In October of 2019, I was fortunate to attend the TAICEP (The Association for International Credential Evaluation Professionals) conference in Vancouver, Canada. My colleague, Amy Kawa, and I presented on the topic of extraordinary secondary systems that may not fit the 12-year paradigm that we are familiar with in the United States.
We opened the presentation by presenting our own frame of reference: the 12-year system found commonly throughout the United States (and elsewhere across the world). A large portion of credential evaluators present at the conference were from countries that also see the use of a 12-year secondary school structure. Our aim was to explore some of the country systems that do not fit this mold and options for how to approach them for evaluation purposes.
I spoke in depth about the Lebanese secondary system, which includes several exceptions to be considered when evaluating secondary education. The main secondary credential, the GSEC or General Secondary Education Certificate (formerly known as the baccalaureate), is in fact a 12-year system, and students holding this certificate may progress to any Lebanese universities. There are some universities (known as American-style universities, however, that allow access without the GSEC. These students must complete a compulsory “freshman year” that the Ministry of Education and Higher Education considers equivalent to the GSEC. Students who have the GSEC or baccalaureate are exempt from this first year in these universities.
Our presentation covered several systems that have undergone reform. Amy covered the 10-year Philippine system and their gradual reform to a 12-year system beginning in 2012. I spoke in turn about how Brazil introduced another year to their junior secondary curriculum in 1996, which brought them to a 12-year system. With their reform came some name changes as well: Primeiro and segundo grau became ensino fundamental and ensino médio. Tajikistan and Ukraine underwent reform from an 11-year system to a 12-year system as well.
Not every secondary system is undergoing program length reform. Colombia seems perfectly happy with their 11-year system as it stands. Haiti, Kyrgyzstan, and Togo remain at 13 years. Haiti used to issue two exams that led to two diplomas: Diplôme d'Études Secondaires Première Partie and Deuxième Partie (Secondary Education Diploma Part One and Part Two). In 2015 Haiti combined these examinations into what is known as the Bac Unique. This diploma looks the same as the Deuxième Partie diploma. In 2018 the name of the final 13-year diploma seems to have shifted to Diplôme de Fin d'Études Secondaires (Diploma of Completed Secondary Studies).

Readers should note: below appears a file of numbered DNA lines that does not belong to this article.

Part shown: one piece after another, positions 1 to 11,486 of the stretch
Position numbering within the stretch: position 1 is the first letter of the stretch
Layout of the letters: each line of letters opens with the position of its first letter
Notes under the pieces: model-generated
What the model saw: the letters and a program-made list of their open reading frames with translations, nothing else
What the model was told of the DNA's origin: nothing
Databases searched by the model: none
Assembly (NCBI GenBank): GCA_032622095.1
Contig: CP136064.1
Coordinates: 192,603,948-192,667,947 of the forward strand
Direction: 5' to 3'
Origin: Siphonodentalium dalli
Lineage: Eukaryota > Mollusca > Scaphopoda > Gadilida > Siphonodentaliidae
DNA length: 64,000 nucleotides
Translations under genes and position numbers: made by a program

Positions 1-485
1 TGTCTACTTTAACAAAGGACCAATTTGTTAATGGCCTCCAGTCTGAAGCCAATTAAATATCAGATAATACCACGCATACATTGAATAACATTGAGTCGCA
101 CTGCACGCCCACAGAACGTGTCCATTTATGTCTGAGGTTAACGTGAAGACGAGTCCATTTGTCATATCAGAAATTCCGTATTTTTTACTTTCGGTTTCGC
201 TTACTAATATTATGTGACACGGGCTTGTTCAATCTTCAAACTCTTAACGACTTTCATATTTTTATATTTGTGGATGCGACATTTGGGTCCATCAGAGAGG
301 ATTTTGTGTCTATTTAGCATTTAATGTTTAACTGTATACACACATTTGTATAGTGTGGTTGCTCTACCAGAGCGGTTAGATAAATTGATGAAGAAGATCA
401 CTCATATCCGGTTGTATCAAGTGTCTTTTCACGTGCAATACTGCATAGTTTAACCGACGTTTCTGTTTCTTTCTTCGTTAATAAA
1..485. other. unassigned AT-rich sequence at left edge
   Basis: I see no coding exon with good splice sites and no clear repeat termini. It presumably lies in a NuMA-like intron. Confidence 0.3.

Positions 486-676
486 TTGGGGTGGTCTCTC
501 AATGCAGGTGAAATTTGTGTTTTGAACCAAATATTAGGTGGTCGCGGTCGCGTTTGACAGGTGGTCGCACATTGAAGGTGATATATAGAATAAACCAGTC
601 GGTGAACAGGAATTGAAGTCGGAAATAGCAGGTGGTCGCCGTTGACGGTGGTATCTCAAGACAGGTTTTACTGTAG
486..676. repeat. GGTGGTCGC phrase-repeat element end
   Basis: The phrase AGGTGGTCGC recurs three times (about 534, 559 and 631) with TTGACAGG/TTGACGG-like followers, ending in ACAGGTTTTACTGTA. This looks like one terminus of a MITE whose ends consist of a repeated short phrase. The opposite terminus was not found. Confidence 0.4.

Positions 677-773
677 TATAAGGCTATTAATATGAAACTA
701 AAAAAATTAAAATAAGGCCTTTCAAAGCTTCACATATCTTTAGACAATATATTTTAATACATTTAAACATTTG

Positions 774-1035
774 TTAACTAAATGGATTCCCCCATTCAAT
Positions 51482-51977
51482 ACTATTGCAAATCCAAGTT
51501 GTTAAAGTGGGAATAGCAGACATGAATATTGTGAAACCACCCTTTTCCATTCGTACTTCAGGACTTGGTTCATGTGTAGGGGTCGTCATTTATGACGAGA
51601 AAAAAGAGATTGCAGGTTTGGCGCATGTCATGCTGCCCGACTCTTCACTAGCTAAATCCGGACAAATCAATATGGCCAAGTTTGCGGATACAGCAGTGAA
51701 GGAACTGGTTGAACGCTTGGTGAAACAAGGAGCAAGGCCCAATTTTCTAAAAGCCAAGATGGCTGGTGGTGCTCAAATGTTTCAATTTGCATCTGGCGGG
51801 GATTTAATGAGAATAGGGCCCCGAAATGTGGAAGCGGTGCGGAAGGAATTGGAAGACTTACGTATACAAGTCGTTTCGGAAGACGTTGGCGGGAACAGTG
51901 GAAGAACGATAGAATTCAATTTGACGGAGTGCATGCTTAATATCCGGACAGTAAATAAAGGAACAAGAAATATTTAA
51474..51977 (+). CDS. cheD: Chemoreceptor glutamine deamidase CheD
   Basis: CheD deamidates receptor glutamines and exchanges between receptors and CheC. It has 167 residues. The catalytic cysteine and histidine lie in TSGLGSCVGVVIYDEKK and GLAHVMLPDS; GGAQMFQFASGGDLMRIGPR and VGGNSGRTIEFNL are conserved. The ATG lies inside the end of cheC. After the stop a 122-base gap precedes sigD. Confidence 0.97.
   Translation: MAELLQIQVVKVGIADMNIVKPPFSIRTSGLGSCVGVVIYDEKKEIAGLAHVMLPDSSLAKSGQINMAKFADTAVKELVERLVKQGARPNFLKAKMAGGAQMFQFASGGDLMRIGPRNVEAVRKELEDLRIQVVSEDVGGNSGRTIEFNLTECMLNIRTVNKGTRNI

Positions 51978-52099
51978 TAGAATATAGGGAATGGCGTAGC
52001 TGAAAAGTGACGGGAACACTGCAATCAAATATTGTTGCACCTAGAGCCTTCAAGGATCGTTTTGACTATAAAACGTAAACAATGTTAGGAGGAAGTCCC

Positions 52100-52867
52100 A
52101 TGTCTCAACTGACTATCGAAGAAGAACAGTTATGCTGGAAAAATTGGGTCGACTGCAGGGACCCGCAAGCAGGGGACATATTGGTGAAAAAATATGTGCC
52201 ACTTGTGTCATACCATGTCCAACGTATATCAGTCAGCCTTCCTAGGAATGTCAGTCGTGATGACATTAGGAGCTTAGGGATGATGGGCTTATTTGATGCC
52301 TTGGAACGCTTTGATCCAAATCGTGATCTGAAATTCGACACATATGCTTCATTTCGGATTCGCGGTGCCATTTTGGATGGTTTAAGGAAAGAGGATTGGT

Finally, we covered some secondary systems that may have some credentials with confounding entry requirements to those unfamiliar with the country. In Uzbekistan, for example, there exists a credential called a Diploma of Professional College. Many students will submit this credential under the impression that it is undergraduate in level, similar to a U.S. associate’s degree. However, it is a 3-year program, and the admission requirement is 9 years of secondary school. You may want to take this into account when evaluating this credential’s level.
Ukraine has several programs called Junior Specialist programs that have varied entrance requirements and program lengths, which can make evaluating them very difficult. I went over how, in order to decide what level of study the holder of the diploma has, you must be aware of both. If you are aware of the entrance requirements and the program length, you can make an informed decision about how to evaluate the credentials. If the student completes study after the Junior Specialist, it is also helpful to check if any exemption was given for previous work, and if so, how much.
In conclusion, our presentation was carried out for between 40 and 50 TAICEP attendees, many of whom stuck around to chat about the content of the presentation with us. TAICEP is a fantastic conference for credential evaluators, and I was lucky to experience it firsthand. When you’re in a field this specific and unique, bonding is easy.
Nick Kelley has been an Evaluator at ECE since 2016. He specializes in Francophone Africa, Central Asia, and the United Kingdom.